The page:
As Steven Soderbergh returns from retirement for one last score, we offer five other heists to study before contemplating your own outlaw nature.

Why do I slave away in the cubicle five days a week?  Why humiliate myself at the office alter when bags of cash are just begging to be snatched down at the corner bank?  At least, that’s what movies have taught me.  The joy of any heist film is how it entices its audience towards a life of crime.  They’re a much-needed fantasy when you’re halfway through that Monday morning conference call and your mind wanders into the possibilities of John Dillinger.  No G-Man can take away my dreams!

This Friday, Steven Soderbergh thankfully steps out of retirement for Logan Lucky.  Happily labeled as a ‘Southern Ocean’s Eleven,’ here’s hoping that it offers enough devious cleverness to get you and me through our work week.  Or maybe even more importantly, fingers crossed that it can stack up next to my other favorite lawless daydreams.

Below I rank my favorite movie heists.  Joining up with any one of these bandits would probably be a bad idea, but maybe I could learn a thing or two from their ringleaders?  Agree?  Disagree?  Hit me up, @MouthDork.

The Dark Knight Bank Robbery5. The Dark Knight (2008)

Execution.  That’s the key.  Find the man with the plan, follow every letter, and walk away with a bundle of cash.  Although you should probably know what kind of man you’re following and trust he’s not going to put a bullet in your back.  Christopher Nolan’s opening bank heist in The Dark Knight owes a lot to the professionalism on display in Michael Mann’s Heat (more on that later), but the craftsmanship of the heist easily captures the intelligence of The Joker’s threat while also highlighting the chaos he wishes to unleash upon Gotham City.

Watching The Dark Knight back to back with Batman Begins, it is kinda’ startling how the opening bank robbery immediately re-centers its audience in a reality apart from your average comic book blockbuster.  The mechanics of the criminals appear light years apart from Ra’s al Ghul’s Bond-bad-guy scheme of citywide devastation.  The Joker offers the audience, as well as the Gotham mob, a personal threat while the dispatching of his accomplices (and undoubtedly the acquired boodle) stresses his unbalanced nature.  Some men just want to watch the world burn.  Here is a heist as character development.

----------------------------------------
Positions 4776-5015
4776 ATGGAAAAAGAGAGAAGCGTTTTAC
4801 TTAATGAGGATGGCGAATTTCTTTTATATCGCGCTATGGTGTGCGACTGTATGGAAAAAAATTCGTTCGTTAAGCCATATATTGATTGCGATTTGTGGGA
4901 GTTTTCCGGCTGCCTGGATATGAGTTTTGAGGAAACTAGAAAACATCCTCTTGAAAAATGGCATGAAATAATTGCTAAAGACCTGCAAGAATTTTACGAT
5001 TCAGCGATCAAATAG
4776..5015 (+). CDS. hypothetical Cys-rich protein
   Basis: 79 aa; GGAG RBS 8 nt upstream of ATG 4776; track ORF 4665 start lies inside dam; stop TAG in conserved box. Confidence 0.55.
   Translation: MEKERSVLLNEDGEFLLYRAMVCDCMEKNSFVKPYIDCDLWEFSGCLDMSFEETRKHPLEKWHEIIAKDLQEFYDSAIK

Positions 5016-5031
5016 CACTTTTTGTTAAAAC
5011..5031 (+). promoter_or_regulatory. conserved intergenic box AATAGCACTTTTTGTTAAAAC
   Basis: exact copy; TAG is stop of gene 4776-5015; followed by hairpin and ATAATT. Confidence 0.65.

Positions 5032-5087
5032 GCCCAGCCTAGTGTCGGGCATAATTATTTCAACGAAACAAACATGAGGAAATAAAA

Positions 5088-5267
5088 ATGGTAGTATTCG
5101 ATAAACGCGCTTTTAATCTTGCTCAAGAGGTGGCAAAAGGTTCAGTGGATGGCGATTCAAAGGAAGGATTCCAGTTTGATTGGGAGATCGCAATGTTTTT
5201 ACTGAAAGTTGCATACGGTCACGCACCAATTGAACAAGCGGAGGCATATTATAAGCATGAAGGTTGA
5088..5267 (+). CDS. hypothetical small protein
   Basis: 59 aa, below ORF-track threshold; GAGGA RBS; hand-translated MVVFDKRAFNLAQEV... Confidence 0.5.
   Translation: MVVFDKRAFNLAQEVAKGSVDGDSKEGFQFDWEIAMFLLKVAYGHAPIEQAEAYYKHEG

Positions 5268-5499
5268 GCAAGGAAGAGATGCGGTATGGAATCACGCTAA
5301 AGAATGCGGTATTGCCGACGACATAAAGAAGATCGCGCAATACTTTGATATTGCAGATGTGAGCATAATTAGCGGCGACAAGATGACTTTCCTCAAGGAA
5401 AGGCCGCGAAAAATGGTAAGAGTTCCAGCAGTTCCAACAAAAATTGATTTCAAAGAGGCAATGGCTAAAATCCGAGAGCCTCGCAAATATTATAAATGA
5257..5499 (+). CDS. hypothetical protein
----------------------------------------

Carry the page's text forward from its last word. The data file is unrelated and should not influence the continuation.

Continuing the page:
The Killing Joker Mask

4. The Killing (1956)

Stanley Kubrick’s third film is truly his coming out party as an all-time maestro/auteur.  Taking the B-Movie plot of Lionel White’s spinner-rack novel, injecting the scumbag players with Jim Thompson’s hateful dialogue, and casting Sterling Hayden’s real-deal heavy as Johnny Clay establishes The Killing as top-tier cinema, a film that’s as hard-boiled as they come.  Here is a collection of crooks who have no business entering a life of crime together, but somehow manage to execute a race track robbery with only a few slight (albeit catastrophic) hitches.

As is the case with all the movies on this list, the human factor is the one element that one can count on to foul it all up: Elisha Cook Jr. just can’t keep his mouth shut when his ball and chain continually assaults his manhood; Timothy Carey’s overly confident sharpshooter should have scoped out his position a little closer before setting up his shot; Sterling Hayden should have searched a little longer to find a suitcase secure enough to hold all his winnings.  The Joker had the right idea in severing all ties with his crew – he probably hatched that nefarious concept while watching The Killing.  He certainly stole his clown mask aesthetic from Kubrick.